From what I can interpret from Lynn, he first states that architecture in the past has been based on proportions of the human body, which as a result, is a disadvantage because architecture is restricted to a “closed system” of a “common module.” He further explains that the concept of “bodies,” should be free-forms and should not strictly conform to any standards or proportions. His concept of bodies reminds me of the gestalt concept, which is a configuration or patterns of elements that are unified as a whole and cannot be described as a sum of its parts.
Lynn believes “parasitism does not attack an already existing host” but rather configure the host to make it integral. He stresses that parasites, although foreign and difference from the host, is stable and gives order. More or less, parasites are positive addition to a host. I was pretty skeptical with what he said because the first thing that comes to mind when I think about parasitism is an attack or infection to the host. The parasites live off the host and exploit its well-being, like a tick on a dog. However, my mind changed when he explains parasitism in the context of architecture. He states that parasite is the “active agent of unification.” The two bodies, although different, lives mutually and finds some way of coexisting. In some examples of parasitism in architecture, the parasite building that leeches on the host building actually complements the building as the whole in some inbalanced fashion.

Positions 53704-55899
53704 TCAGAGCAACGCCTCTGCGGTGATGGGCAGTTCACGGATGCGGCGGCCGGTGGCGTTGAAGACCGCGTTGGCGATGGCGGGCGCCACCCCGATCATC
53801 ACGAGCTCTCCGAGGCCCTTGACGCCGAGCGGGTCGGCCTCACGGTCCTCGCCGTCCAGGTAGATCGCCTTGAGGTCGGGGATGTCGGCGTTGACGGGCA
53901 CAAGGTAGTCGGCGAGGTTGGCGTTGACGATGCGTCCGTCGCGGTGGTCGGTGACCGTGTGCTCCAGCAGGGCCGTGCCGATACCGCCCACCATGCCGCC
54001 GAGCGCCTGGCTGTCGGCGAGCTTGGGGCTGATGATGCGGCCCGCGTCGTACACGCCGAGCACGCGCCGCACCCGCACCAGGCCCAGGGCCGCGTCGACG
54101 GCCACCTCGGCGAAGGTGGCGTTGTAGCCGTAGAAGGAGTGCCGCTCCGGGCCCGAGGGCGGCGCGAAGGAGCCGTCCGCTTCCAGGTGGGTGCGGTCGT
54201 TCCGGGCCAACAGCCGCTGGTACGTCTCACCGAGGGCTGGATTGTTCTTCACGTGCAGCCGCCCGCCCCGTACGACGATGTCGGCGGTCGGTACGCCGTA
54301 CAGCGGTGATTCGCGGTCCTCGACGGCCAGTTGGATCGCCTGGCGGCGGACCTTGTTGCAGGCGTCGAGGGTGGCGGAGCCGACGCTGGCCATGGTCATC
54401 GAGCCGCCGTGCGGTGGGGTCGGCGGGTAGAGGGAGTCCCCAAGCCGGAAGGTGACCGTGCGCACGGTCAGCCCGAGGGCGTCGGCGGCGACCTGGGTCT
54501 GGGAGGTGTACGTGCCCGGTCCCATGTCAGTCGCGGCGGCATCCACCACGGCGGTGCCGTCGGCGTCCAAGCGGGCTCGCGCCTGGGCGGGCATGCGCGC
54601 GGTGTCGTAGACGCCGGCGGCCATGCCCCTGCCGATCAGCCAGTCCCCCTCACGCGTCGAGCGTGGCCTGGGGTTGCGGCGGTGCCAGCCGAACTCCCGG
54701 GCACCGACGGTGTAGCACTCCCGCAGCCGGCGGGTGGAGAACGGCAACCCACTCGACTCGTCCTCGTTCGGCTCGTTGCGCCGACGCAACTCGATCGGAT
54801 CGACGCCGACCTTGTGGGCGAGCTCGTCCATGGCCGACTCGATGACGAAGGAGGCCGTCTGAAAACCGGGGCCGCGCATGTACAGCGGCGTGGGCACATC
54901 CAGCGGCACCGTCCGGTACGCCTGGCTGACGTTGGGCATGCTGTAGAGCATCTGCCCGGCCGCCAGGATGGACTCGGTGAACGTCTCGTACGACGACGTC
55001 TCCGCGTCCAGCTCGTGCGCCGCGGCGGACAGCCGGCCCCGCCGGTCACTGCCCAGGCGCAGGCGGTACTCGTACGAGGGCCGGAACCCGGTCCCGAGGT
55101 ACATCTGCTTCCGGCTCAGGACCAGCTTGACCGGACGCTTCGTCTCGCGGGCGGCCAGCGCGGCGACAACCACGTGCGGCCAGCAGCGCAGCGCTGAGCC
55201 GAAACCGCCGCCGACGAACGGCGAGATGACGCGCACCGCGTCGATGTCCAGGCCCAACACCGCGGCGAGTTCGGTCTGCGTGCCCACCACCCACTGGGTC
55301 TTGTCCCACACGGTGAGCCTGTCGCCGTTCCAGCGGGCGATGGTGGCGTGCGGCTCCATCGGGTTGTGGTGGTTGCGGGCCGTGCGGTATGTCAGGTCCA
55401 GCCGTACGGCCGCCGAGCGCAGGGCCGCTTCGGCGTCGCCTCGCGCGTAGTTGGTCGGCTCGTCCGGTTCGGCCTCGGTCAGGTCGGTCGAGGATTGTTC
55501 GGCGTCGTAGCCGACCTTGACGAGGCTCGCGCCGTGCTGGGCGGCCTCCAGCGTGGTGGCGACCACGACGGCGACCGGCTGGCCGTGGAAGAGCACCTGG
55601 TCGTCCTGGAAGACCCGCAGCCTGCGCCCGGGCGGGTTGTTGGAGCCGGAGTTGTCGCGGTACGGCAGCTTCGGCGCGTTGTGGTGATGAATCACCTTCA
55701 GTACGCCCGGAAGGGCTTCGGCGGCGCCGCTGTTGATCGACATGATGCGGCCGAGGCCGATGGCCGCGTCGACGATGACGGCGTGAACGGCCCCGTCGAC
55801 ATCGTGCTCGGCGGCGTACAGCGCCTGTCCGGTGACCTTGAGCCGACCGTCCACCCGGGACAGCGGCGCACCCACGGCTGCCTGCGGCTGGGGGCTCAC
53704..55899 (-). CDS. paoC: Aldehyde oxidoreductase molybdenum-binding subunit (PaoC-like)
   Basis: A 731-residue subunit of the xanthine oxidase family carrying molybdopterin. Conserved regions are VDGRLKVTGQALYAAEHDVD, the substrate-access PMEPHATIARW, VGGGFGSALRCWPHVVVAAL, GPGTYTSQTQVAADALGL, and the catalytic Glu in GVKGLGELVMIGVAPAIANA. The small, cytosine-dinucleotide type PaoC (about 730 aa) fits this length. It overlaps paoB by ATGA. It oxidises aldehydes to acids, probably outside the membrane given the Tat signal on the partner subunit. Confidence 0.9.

Lynn’s idea of monstrous bodies counters what we learn in architecture school today. He explains that there can be three disparate bodies, all with its own module and proportion system, and it can still be classified as a unified whole. He uses the example of the sphinx where it is read as a whole even though there are three different parts: the body of a lion, the human head, and the small goddess. If we applied this concept in architecture school today, it would be like designing a building that is part church, part museum, and part aquarium all pieced together like Legos. This would be a nightmare for classical/traditional buildings. I would like to see examples of monstrous bodies in architecture.
I thought it was important that Lynn mentions that architecture is "one vector mingled with many other political, social, economical, institutional, and cultural forces." He believes these forces of architecture are analagous to the forces or gestures of the human body. The gestures emerge from thousands of tiny perceptions of cells, proteins, enymes, etc. then the abundance of those create organs which then forms bodies, which then in turn articulate similar gestures in the tiny cell stage. He emphasizes that the formation of these bodies are not the result of just one force, but a symphony of forces.